Ebola Email Scam and Other "Miracle Cure" Spam Could Hit Big Soon

We're blocking a few ebola emails and related spam with various subject lines and body text like "Avoid Ebola". They link to websites looking to charge your credit card for some bogus miracle drug or cure. Volumes are light so far, which means the scammer may be testing for weaknesses in spam filtering now; preparing for a big blast soon.


About This Ebola Spam

Ebola spam is only one variation in a larger campaign that we're seeing. Subject lines of the emails include:

  • A PROVEN Cure for Disease
  • What you need to know about the deadly Ebola outbreak
  • This Simple Action Poisons Your Organs (On National TV)
  • Why Eating Salad Makes You Old
  • 3 Step Neuropathy Miracle Cure
  • New Disease Curing Breakthrough Revealed
  • Use Oxygen to Reverse Your Illnesses
  • Some Diseases You Thought Could not Be Cured
  • 3 Step Neuropathy Miracle Cure
  • Use Oxygen to Reverse Your Diseases
  • 5 Diseases You Thought Couldn't Be Cured
  • 3 Step Neuropathy Miracle Cure

One of the Ebola spam variations looks like this:

Ebola Email Scam - October 2014

Most of the emails are what we call "Offer Spam". Some mention ebola, some don't. Regardless, they include a "click-me" link to a "My Miracle Cure" or similar website, where you're shown a slideshow and asked to Order Now. The page looks somewhat legit, with its Privacy Policy, Terms of Use and other links.

The ordering page has secure payment logos and even a valid SSL certificate. It allows payment by credit card or through Pay Pal. It will take your money, but the product you receive, if any, probably won't cure anything. No legitimate business sends out spam like this to reach new customers.

What is Offer Spam?

Offer spam is an email with an urgent message trying to get you to purchase something on the spammer's website. The offers are usually about a current health-care story, drug or fad (like Viagra and Green Coffee Beans) and often claim to be quoting someone like Dr. Oz.

Although sometimes they will actually ship you something, they are still spam -- unsolicited emails sent in bulk. Legitimate businesses do not operate that way. Many are pure scams, advertising some fake cure and will send you nothing after charging your credit card. And then they have your credit card info.

Don't Let Small Numbers Fool You

So far, these emails have appeared in very small volumes, which might cause IT admins and even some antispam vendors to ignore them. That would be risky. We've been noticing a trend recently where a few emails like these trickle in for a while and then suddenly, often at night, a massive wave hits.

It looks like spammers are testing for holes or weaknesses in antispam filtering, maybe seeing which emails get through (and possibly deemed legit by heuristic algorithms). Then they bombard email servers around the globe with a huge wave, especially when they think fewer people are watching, like at night. We don't take chances like that and block spam no matter how large or small the volume.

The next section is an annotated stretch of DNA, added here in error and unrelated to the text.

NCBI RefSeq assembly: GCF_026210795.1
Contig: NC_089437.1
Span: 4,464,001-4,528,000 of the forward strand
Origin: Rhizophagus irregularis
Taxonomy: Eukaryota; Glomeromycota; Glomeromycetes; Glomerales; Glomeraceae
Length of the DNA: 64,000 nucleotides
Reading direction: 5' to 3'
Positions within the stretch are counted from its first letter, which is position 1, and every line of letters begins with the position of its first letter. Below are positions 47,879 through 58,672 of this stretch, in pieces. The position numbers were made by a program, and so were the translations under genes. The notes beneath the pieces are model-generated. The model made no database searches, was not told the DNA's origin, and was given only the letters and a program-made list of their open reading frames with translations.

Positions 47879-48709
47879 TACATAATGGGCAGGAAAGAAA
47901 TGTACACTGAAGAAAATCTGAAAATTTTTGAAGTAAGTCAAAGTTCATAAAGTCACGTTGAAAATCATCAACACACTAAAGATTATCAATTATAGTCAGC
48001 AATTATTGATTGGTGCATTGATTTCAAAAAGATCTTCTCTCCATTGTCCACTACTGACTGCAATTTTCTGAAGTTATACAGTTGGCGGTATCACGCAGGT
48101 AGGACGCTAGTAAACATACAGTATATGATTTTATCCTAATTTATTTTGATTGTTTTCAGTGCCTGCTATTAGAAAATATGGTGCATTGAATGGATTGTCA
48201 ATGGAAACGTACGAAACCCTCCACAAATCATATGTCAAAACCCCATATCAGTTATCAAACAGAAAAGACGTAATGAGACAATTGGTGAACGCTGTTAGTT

How We Block This Spam

We're blocking these emails and other spam using several methods:

IP Blacklist
Some are coming from servers with IP addresses that we know are blasting out spam. So, we blacklist those until they are disinfected.
URL Filtering
The "click-me" links in the emails go to websites that we know belong to or have been hacked by the spammer. So we block the emails that include those, even if they are coming from newly-infected servers. We don't have to wait for RBLs to be updated.
Phrase Filtering
Occasionally, the IP and URL filters won't catch spam like this (coming from newly-infected servers and with new URLs), so a third line of defense is our phrase filter. I can't tell you what the phrases are that we're blocking on. We don't reveal information like that, for obvious reasons. But I can tell you that we do NOT block on individual "trigger" words (like "ebola") that are in a lot of legitimate email. Our professional threat analysts know how to recognize and block on the long phrases and variations on those that will only appear in spam.
Pattern Filtering
This is our fourth line of defense that catches the rare spam that makes it past the first three filters. It recognizes the HTML tricks that spammers use to evade other antispam systems. And we update our database with new tricks whenever we see them.

Now if/when the spammers decide to blast these out, we're ready. Even if they send out entirely new messages, we'll be able to detect them almost instantly, further protecting our customers.

An important difference between SpamStopsHere and heuristic antispam, is that each of our filters (for example, the ones above) can independently identify an email as spam. If so, it is blocked. End of story.

A Note on Heuristics

We don't rely on heuristics, which adds up various weighted characteristics to guess the likelihood an email is spam and only blocks it if the total exceeds a threshold. Also with heuristics, the user can change the threshold to make the program more aggressive, but that tends to increase false positives (legitimate email flagged as spam), making users constantly check their quarantine (junk folder) for missing email. We believe heuristics is outdated for spam-detection.

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